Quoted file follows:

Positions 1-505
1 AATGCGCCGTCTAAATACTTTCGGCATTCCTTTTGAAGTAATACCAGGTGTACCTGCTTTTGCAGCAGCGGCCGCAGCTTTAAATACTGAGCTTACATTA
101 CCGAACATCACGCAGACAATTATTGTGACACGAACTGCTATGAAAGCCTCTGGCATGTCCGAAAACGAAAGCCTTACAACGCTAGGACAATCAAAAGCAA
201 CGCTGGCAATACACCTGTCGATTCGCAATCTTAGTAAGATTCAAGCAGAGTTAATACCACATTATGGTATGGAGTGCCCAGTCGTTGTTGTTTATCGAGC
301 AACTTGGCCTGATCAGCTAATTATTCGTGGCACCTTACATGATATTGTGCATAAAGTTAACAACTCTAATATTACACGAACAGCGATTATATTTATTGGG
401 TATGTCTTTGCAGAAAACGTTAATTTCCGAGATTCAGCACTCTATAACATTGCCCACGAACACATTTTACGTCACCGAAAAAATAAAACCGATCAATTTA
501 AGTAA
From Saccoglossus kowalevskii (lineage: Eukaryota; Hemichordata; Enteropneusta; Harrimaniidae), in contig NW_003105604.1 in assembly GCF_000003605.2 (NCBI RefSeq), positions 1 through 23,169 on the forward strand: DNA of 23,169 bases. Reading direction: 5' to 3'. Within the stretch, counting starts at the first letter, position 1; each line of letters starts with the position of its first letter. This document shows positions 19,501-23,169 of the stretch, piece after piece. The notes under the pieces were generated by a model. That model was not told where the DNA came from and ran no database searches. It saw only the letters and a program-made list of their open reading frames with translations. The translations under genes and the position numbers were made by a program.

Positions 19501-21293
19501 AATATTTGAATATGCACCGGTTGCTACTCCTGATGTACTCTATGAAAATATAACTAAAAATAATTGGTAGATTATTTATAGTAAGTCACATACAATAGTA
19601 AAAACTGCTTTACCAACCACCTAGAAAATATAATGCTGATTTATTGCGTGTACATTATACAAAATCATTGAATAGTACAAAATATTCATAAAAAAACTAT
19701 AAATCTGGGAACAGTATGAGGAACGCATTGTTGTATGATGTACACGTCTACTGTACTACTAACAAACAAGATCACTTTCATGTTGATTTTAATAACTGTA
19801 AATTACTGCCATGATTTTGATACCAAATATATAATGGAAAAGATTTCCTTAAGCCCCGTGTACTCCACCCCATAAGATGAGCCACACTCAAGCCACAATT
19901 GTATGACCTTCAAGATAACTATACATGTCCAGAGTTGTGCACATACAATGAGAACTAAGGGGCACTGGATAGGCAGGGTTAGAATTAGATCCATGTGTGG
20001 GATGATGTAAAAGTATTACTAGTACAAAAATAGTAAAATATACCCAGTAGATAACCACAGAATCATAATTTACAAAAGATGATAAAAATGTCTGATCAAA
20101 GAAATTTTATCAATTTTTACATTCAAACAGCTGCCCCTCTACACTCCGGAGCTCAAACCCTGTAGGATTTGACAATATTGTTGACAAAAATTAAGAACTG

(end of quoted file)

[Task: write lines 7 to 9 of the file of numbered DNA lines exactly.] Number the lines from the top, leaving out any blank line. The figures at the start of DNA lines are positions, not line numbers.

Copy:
501 AGTAA
From Saccoglossus kowalevskii (lineage: Eukaryota; Hemichordata; Enteropneusta; Harrimaniidae), in contig NW_003105604.1 in assembly GCF_000003605.2 (NCBI RefSeq), positions 1 through 23,169 on the forward strand: DNA of 23,169 bases. Reading direction: 5' to 3'. Within the stretch, counting starts at the first letter, position 1; each line of letters starts with the position of its first letter. This document shows positions 19,501-23,169 of the stretch, piece after piece. The notes under the pieces were generated by a model. That model was not told where the DNA came from and ran no database searches. It saw only the letters and a program-made list of their open reading frames with translations. The translations under genes and the position numbers were made by a program.

Positions 19501-21293